Though the current conversation about brain-computer interfaces is largely dominated by two companies—Synchron, with a minimally invasive implant already in human trials, and Elon Musk’s Neuralink, which has faced a series of setbacks in its own race to the clinic—they’re not the only ones developing implants aimed at decoding neurological signals.
Paradromics, for one, is also building a device that it says could one day help restore communication to people who aren’t able to speak or type. The Connexus Direct Data Interface (DDI) technology has already caught the FDA’s eye: Like Synchron and Neuralink before it, the Texas-based startup announced Thursday that its neurotech has earned the agency’s breakthrough-device designation.
The tag clears away some of the obstacles on a novel device’s path toward FDA clearance. Not only will it push Paradromics’ future regulatory submissions to the top of the pile, it also opens up a direct line of communication between the company and the agency.
Paradromics’ Thursday announcement also included the news that it has closed a series A funding round. Totaling $33 million, the round was led by Prime Movers Lab—which previously led the startup’s $20 million seed funding in 2021—with additional backing from Westcott Investment Group, Dolby Family Ventures and Green Sands Equity.
The fresh infusion of venture capital will support Paradromics’ plans to begin clinical trials of its Connexus DDI brain-computer interface, which are reportedly slated to kick off sometime in the first half of next year, pending an FDA green light.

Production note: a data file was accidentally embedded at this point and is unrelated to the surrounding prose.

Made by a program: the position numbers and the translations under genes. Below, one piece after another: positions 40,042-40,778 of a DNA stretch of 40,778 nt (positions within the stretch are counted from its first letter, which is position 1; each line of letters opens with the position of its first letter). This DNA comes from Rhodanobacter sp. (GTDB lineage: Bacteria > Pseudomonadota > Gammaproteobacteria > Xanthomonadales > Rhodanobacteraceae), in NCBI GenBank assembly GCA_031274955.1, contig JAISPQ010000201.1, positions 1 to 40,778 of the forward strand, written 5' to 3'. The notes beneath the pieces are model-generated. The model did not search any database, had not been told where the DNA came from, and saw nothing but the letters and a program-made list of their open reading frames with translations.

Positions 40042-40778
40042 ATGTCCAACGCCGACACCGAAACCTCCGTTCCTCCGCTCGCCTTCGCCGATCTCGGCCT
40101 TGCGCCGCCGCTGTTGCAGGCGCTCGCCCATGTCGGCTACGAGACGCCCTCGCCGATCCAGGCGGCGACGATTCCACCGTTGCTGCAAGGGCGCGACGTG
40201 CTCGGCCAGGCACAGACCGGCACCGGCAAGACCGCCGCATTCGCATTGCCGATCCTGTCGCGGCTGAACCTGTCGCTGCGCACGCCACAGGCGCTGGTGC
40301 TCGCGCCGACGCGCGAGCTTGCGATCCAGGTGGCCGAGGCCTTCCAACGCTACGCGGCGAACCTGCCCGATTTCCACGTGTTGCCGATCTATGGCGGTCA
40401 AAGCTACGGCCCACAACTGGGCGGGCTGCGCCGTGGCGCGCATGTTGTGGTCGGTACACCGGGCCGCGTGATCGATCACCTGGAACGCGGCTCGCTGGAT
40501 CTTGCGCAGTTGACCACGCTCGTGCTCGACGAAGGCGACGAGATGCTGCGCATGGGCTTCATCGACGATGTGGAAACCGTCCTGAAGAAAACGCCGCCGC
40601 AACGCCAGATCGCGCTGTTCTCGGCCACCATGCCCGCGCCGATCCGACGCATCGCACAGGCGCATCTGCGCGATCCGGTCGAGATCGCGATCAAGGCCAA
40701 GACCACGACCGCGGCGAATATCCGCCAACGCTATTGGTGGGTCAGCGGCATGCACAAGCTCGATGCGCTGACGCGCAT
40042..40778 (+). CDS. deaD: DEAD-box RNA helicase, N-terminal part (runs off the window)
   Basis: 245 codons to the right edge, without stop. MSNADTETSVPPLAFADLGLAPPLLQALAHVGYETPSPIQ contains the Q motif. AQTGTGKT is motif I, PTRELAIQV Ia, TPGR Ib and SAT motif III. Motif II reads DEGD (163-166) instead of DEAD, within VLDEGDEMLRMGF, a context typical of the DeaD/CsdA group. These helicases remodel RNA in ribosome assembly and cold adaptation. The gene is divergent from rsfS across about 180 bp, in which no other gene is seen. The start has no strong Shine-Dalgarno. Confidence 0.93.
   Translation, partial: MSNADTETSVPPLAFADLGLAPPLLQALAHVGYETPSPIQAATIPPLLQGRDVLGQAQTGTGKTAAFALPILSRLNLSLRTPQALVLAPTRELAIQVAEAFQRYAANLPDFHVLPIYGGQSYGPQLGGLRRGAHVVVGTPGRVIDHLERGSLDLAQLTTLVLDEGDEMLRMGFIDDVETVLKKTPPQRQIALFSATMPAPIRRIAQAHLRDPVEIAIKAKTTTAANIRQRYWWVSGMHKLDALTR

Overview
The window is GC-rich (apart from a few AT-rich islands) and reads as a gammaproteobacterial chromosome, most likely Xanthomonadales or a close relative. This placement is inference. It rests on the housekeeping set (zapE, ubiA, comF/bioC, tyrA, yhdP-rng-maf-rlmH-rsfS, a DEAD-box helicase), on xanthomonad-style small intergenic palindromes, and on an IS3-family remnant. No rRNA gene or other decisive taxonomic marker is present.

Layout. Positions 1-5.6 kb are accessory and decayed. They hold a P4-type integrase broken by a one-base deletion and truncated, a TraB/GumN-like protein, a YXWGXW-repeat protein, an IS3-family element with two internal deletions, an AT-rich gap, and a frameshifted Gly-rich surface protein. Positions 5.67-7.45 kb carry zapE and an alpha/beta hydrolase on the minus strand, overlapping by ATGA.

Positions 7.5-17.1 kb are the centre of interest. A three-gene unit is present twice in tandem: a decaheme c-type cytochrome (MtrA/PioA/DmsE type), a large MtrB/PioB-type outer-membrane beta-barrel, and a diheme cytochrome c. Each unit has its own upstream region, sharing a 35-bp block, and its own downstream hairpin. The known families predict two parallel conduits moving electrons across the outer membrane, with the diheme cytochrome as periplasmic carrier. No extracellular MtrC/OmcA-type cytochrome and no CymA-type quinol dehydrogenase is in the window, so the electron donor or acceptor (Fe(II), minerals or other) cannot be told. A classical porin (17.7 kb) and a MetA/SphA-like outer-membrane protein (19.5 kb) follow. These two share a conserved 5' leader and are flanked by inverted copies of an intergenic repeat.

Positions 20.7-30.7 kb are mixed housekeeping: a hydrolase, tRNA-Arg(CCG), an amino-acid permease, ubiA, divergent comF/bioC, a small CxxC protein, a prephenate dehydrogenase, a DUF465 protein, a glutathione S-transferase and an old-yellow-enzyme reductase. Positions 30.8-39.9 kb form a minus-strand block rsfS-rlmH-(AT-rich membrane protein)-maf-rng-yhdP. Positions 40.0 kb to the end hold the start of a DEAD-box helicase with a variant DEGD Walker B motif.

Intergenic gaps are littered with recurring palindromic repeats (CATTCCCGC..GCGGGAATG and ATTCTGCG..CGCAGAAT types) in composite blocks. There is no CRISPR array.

CEO Matt Angle, Ph.D., said in the release that the series A round “validates our leadership position among the small group of BCI platform companies on the verge of commercialization.”
“I think it’s no longer a question of whether brain computer interfaces will become the standard treatment for many neurological problems. It’s now about how big the brain-computer interface market will be,” said Dakin Sloss, founder and general partner at Prime Movers Lab and a member of Paradromics’ board of directors. “We’re seeing only a couple of companies emerge as real contenders in the space, and I believe Paradromics will be the one that moves into successful human trials.”
The cranial hub of the Connexus DDI system is implanted to sit flush with the surface of the skull. It features an array of microelectrodes that reach 1.5 millimeters below the surface of the brain to pick up signals from more than 1,600 neurons, according to Paradromics.
As the electrodes gather neurological activity, the cranial hub sends those data to a transmitter that’s placed under the skin on the upper chest. The transmitter, in turn, wirelessly passes on the brain readings to a connected computer, where—in the technology’s first application—they’re translated in real time to words and cursor movements, allowing it to be used as an assistive communication device.
According to the company, future applications could see the Connexus DDI system used to tap into the parts of the brain responsible for sensation and restore sensory deficits and to detect and treat mental illnesses, among other possible uses.